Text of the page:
February 11, 2016

Wendy and Lucy [2008] – A Poignant Piece that Glows with Quiet Intensity


                                             Vittorio De Sica, the leading figure of Italian Neorealist movement, in 1952 made one of his masterpiece feature-films “Umberto D”, which was about an old government pensioner, dwelling in a cheap room with his dog, in post-war impoverished Italy. The film impeccably focused on the everyday reality of a person hanging on the edges of a society that could be indifferent, cruel as well as humane. American indie film-maker Kelly Reichardt’s“Wendy and Lucy” (2008), adapted from Jonathan Raymond’s short story, seems like the descendant of that timeless movie. Although “Wendy and Lucy” couldn’t be classified as the most outstanding work like De Sica’s film, it perfectly works as a resonant, little mood piece which isn’t burdened with a plot.


                                           If you are intent on watching movies based only on story line, then Reichardt’s film could be described like this: Wendy (Michelle Williams), a young drifter with her dog Lucy, sets out to Alaska in her car. En route in Oregon, the car breaks down and the dog gets lost, and so the young girl spends her time rooting out those problems. Some may guffaw at the plot and some may think that nothing much happens in the movie. But, I felt that “Wendy and Lucy” is one of the well-crafted indie films in recent times that crisply observe the reality of small cruelties and fleeting kindness. We could read in plenty of socioeconomic and political perspective from the film (it was especially made during financial destitute period of our generation), but the moving aspect here is the well grounded humane perspective. Humans’ basic need for love and connection is absolutely condensed into the narrative’s social commentaries and it is all done, without a single frame of manipulative melodrama.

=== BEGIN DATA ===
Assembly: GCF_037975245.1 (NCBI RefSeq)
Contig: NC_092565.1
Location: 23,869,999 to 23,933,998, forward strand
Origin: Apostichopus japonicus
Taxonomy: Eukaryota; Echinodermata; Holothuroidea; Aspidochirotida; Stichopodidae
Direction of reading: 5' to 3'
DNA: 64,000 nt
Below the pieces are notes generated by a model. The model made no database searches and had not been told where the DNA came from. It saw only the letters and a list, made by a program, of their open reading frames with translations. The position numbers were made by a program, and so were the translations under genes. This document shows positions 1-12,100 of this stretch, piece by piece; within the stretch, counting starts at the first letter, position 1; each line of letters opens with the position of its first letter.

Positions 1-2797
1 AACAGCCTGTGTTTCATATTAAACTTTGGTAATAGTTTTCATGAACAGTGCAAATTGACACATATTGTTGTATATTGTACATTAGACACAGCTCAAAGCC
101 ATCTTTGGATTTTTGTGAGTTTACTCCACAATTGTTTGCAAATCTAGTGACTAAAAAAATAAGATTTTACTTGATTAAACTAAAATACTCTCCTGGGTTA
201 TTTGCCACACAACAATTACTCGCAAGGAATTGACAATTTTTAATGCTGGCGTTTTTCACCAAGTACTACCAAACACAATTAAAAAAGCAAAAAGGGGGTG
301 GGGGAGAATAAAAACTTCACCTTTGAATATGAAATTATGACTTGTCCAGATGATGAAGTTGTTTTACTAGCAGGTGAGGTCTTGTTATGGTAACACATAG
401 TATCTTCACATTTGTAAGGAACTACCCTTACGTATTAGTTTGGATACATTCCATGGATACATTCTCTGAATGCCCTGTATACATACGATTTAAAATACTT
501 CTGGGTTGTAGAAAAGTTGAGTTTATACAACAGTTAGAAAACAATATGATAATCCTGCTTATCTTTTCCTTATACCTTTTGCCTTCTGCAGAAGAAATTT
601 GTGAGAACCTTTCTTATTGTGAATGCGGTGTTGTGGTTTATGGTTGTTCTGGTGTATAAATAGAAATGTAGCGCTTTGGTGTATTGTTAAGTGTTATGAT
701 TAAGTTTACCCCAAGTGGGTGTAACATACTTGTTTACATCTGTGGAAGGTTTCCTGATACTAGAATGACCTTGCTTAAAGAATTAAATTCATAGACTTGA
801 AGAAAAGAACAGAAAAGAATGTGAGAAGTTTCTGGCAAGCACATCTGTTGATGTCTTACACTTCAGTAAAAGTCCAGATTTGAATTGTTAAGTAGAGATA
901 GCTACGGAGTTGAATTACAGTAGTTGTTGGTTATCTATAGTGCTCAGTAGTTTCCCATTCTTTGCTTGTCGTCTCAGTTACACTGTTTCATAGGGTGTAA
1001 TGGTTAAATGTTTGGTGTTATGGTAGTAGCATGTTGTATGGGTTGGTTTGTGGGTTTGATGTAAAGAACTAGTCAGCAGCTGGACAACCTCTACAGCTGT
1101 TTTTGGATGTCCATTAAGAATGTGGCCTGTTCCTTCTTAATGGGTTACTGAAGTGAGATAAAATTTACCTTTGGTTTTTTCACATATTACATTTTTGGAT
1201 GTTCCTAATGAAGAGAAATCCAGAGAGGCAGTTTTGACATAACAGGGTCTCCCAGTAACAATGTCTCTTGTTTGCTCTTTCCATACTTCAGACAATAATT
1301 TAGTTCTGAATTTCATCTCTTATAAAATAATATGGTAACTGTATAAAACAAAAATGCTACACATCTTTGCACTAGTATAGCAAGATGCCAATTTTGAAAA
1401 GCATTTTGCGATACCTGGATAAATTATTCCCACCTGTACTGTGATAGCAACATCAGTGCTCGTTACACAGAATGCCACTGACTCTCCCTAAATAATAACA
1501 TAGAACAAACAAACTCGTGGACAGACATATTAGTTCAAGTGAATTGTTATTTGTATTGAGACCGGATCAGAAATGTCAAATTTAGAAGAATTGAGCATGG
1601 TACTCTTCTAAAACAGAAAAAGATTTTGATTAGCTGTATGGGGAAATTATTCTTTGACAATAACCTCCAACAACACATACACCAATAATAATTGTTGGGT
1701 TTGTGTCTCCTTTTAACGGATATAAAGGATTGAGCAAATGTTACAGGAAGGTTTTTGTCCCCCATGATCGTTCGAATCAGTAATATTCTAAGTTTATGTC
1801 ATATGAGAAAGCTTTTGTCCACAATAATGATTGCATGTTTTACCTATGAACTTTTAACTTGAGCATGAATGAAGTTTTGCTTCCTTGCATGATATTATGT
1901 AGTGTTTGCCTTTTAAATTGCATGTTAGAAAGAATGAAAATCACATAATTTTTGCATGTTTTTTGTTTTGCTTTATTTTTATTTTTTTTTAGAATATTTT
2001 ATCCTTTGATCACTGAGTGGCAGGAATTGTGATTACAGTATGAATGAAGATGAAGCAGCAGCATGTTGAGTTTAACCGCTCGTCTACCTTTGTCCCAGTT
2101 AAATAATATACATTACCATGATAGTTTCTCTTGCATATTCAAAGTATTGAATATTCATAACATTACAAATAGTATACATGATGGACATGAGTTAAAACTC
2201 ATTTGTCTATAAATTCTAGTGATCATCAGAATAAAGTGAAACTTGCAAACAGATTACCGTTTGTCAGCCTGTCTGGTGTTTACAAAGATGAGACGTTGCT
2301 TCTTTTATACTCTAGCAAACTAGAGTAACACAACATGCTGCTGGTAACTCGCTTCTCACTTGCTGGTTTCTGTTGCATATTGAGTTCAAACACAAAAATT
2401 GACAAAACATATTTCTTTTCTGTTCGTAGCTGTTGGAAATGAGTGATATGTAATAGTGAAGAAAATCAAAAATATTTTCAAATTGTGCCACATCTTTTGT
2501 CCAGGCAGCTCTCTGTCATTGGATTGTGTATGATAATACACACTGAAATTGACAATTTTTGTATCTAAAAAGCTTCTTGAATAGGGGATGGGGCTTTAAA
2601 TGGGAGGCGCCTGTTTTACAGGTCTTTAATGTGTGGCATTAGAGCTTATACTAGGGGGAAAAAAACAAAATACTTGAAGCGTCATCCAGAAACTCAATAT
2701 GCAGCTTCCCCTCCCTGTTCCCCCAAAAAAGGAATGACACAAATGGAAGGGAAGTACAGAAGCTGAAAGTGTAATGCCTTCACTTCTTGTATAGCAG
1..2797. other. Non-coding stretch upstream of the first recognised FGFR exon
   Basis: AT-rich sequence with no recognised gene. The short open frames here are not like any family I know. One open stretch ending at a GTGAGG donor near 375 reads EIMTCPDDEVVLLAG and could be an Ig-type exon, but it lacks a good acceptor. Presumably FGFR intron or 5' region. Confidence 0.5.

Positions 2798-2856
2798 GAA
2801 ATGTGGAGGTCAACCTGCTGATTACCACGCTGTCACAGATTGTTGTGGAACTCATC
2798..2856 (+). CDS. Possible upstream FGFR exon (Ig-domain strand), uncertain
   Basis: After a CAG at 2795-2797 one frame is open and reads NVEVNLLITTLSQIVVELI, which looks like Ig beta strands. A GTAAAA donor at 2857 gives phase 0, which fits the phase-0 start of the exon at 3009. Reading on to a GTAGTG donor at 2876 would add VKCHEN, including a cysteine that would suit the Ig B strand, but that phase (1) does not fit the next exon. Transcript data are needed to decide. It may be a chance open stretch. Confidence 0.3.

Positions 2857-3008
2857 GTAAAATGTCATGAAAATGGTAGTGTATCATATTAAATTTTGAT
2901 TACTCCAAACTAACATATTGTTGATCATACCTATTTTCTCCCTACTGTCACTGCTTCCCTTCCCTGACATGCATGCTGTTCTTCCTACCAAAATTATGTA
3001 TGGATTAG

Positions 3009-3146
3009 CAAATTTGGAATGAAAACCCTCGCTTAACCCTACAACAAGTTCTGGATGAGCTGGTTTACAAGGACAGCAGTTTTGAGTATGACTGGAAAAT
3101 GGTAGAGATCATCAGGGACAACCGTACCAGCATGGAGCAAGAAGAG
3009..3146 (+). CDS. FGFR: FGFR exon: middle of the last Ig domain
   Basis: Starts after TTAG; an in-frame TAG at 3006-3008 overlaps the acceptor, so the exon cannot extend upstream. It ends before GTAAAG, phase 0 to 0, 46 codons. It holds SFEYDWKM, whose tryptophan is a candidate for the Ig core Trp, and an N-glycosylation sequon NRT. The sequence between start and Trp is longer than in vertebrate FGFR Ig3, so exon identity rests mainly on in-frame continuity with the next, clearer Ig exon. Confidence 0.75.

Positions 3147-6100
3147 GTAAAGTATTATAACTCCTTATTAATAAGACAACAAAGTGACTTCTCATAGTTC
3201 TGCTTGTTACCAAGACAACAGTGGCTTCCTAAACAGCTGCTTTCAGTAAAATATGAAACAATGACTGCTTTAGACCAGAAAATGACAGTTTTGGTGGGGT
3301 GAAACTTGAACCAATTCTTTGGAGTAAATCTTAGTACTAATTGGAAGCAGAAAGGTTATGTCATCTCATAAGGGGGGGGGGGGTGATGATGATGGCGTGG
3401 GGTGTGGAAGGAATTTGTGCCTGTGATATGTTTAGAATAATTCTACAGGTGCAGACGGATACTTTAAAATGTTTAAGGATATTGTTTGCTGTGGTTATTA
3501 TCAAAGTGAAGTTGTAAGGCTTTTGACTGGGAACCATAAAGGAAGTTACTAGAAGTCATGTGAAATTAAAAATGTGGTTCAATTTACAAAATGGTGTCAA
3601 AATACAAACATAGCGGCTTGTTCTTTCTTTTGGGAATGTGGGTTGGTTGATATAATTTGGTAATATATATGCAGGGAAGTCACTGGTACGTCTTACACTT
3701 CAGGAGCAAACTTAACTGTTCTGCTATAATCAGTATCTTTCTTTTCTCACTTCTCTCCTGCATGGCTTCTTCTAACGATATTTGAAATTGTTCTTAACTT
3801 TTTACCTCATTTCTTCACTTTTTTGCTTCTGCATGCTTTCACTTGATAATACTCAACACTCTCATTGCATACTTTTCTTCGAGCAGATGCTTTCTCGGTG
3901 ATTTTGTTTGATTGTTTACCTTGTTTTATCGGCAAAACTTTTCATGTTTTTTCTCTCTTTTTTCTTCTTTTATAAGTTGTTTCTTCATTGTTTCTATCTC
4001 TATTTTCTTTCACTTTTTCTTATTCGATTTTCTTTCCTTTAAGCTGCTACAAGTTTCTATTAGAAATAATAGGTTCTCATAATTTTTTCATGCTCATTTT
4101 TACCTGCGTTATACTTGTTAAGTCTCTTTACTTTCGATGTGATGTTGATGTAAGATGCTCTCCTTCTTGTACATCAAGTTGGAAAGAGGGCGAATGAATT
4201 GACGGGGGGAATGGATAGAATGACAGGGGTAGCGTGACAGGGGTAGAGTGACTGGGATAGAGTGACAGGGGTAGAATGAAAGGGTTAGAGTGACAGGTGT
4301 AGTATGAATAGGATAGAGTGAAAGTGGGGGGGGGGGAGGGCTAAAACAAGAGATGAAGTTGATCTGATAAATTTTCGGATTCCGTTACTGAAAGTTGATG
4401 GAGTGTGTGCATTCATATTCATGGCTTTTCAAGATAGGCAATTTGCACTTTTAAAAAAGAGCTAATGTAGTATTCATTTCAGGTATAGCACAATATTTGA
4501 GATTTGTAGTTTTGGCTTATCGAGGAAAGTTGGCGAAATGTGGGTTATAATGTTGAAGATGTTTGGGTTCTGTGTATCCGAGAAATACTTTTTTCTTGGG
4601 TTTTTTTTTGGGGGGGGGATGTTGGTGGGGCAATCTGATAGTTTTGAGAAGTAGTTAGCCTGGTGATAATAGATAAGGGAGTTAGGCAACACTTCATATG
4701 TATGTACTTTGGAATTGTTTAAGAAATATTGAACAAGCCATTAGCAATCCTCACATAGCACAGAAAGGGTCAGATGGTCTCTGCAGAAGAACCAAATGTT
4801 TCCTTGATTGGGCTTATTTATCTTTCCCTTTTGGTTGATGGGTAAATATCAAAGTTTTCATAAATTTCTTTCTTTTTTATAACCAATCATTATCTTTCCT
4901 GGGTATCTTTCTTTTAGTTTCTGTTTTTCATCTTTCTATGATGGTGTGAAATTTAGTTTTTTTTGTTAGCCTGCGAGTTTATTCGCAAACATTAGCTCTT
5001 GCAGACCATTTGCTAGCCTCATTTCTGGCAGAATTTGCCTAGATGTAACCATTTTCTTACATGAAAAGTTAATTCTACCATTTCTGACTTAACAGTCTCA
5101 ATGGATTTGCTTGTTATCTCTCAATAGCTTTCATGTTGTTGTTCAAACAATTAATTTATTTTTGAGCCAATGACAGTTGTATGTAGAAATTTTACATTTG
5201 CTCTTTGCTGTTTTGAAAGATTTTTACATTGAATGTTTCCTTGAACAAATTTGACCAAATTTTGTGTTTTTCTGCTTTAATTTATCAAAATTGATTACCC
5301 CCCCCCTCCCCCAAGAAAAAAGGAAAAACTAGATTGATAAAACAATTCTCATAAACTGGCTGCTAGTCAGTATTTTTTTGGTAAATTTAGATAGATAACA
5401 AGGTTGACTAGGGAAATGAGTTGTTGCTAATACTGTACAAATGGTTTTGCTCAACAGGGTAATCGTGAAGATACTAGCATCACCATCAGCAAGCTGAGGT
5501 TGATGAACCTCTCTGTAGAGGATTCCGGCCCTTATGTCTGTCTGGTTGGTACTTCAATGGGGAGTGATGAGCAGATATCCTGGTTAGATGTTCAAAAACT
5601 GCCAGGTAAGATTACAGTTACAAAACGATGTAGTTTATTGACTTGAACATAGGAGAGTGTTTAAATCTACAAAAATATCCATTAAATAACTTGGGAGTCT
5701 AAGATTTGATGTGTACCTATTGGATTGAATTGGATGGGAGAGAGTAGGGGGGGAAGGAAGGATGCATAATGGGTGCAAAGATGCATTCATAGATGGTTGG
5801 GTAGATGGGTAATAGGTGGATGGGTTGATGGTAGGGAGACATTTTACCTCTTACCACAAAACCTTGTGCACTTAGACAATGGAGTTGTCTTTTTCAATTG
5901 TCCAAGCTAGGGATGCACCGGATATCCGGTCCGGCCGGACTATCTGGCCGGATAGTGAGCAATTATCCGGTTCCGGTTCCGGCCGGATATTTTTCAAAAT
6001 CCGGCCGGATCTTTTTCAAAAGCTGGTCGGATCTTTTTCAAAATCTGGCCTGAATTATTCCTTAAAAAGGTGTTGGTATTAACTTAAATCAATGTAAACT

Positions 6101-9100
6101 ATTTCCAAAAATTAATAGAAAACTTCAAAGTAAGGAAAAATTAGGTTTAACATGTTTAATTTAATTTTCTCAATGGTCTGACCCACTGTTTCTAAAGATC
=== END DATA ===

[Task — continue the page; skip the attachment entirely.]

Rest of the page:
Director Kelly Reichardt first gained festival circuit attention for her 2006 low-key, camping trip movie “Old Joy” (although my favorite of Reichardt’s work is “Meek’s Cutoff” (2010), an enigmatic anti-western). Reichardt, with her minimal imagery always focuses on the little things, which gradually forms into bits to what we call as ‘life’. Rather than driving us towards a set of emotions, she is more content to let us find our own way through the nuanced characterizations. By stripping dramatic high-points from the plot, director Reichardt makes us to look beyond what’s happening on-screen and to relate with the sense of place and subsequent human interactions. The lack of striking emotional quality in the film may easily make us to categorize it as ‘art film’, which many would relate with words ‘boring’ and ‘slow-moving’. However, I took in all these little moments “Wendy and Lucy” and it all left me with a great emotional weight. I felt compassion, coldness and yearning without the director and writer blatantly trying to make me feel those emotions.